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Fallout: The End

"Well, you know what they say. Us cowpokes... we take it as it comes."

Of all the possible video game adaptations, Fallout has got to be one of my most anticipated. And thus far, it is turning out to be one of the better ones.

I'm a fan of this franchise, and I'm a fan of executive producers Jonathan Nolan and Lisa Joy, who previously helmed Westworld. That show was already packed with a lot of lovely Fallout references, so this seemed like a good match; knowing they had a hand in this series helped soften the blow of Westworld's cancellation for me. Nolan also directs the first three episodes.

Having played through Fallout 3, 4 and New Vegas, I honestly think it'd be a hard series to get that wrong. It's a fictional universe that allows for a lot of wicked creativity, no matter how you swing it. Fallout is set in an over the top alternate history in which 1950s culture – primarily nuclear power, Cold War propaganda and sci-fi pulp comic aesthetics – dominated the United States and the rest of the world all the way into the late 21st Century. That is, before the United States and the rest of the world were devastated by a massive nuclear war. The action of these role-playing games mainly takes place in the chaotic wastelands of America, around 200 years after the bombs fell. And so does the new Amazon series.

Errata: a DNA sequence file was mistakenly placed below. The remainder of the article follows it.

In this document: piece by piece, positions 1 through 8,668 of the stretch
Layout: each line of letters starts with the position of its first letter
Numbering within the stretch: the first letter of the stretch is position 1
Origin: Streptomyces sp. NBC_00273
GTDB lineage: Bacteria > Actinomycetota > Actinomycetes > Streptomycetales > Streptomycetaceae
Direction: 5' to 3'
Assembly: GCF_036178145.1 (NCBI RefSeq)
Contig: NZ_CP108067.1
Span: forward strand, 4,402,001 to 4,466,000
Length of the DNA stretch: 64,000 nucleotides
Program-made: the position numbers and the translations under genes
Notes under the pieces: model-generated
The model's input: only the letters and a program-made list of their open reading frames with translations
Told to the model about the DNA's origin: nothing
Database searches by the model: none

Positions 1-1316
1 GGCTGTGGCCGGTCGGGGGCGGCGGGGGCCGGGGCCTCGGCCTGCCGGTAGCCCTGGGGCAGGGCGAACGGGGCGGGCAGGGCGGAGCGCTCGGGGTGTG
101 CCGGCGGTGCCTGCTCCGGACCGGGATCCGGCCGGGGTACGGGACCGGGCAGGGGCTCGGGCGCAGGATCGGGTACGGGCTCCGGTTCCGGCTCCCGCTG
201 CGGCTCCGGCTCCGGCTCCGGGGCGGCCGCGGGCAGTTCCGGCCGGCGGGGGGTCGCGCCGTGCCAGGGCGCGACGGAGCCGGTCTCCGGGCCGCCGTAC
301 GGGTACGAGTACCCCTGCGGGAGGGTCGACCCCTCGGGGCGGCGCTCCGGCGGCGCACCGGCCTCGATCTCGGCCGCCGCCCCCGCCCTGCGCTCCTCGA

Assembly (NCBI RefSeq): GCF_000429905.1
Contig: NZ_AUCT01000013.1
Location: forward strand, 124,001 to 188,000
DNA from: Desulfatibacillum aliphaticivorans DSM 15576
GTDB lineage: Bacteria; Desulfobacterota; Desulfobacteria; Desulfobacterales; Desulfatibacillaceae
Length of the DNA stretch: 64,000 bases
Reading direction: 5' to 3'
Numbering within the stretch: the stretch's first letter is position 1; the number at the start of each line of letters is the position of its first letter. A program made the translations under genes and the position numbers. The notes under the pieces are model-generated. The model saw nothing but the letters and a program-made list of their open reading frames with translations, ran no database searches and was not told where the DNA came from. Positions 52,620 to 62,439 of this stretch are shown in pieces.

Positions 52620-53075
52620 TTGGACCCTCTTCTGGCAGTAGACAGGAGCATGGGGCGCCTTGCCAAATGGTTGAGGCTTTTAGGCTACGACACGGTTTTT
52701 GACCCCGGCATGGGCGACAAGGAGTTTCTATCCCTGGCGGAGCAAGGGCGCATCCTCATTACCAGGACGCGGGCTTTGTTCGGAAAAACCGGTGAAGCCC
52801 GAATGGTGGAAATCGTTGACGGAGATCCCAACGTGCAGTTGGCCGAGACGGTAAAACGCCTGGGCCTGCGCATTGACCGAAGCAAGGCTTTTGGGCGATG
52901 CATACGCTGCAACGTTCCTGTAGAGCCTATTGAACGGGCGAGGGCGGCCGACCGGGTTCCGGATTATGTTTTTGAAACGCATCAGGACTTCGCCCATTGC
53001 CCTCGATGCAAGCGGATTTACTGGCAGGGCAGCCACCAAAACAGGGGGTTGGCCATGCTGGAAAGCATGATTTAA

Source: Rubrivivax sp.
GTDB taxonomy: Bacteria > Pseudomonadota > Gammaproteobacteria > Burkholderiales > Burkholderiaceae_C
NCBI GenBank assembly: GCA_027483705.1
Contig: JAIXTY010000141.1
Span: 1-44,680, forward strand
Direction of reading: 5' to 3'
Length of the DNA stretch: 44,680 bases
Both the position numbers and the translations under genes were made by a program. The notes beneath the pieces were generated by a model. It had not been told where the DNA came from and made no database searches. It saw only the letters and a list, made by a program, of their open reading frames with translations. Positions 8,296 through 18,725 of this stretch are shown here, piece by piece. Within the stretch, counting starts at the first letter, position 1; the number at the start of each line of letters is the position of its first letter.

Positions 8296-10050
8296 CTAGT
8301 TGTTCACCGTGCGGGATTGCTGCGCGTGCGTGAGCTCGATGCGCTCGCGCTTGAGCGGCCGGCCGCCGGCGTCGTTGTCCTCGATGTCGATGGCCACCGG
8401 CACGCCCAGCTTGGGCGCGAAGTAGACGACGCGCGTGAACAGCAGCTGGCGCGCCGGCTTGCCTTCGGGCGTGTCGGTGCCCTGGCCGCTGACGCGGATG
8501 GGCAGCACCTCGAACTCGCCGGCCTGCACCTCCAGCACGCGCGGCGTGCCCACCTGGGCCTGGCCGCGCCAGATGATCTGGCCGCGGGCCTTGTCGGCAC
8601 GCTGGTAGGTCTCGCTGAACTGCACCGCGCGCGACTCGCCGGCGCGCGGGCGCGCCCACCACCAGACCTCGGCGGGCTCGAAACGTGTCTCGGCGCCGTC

I'll just come out and say it right off the bat: this show gets so much right about Fallout. From the presentation of the world and the characters, the loads of easter eggs for observant fans, the beautiful mix of biting satire and bittersweet pathos that is a staple of the franchise, the look and feel of the sets, costumes and special effects, the ever-present mid-20th century radio tunes that are a character of their own. Vibes are on point here.

As opposed to the games, this episode is mainly an introduction to the characters while only letting us have a taste of the setting and the plot. Overall, though, I think this works because we've got three very distinct protagonists who each provide the viewer with unique perspectives on this world gone mad.

Our main character is Lucy MacLean, a cheerful young woman born and raised in Vault 33. She and her people are descendants of those who survived the Great War by hiding in high-tech fallout shelters built by Vault-Tec. Lucy has never been exposed to the surface, until a group of raiders from above ground invade her home disguised as residents from a neighboring vault and kidnap her father Hank, the Overseer of Vault 33. In the face of her fellow Vault-dwellers' insecurity, Lucy embarks on a lone mission to brave the wasteland and rescue her father. It's essentially the story missions in Fallout 3 and 4 mixed together, which is fun for me because 3 was my introduction to this franchise.

Our other two perspectives aren't quite so upstanding.

We have Maximus, an aspirant in the Brotherhood of Steel. The Brotherhood is one of many strange factions that have developed in the wasteland, and among the most fearsome. They're an extremely militant, quasi-religious group that covets and hoards old world technology. You can see the attraction with the big guns, the power armor and the fancy vertibirds, but life in the Brotherhood is not great, as we see through Maximus's experience. He's regularly bullied by fellow aspirants and struggles with the rigid BoS brand of education, but he has ambitions to rise in the ranks.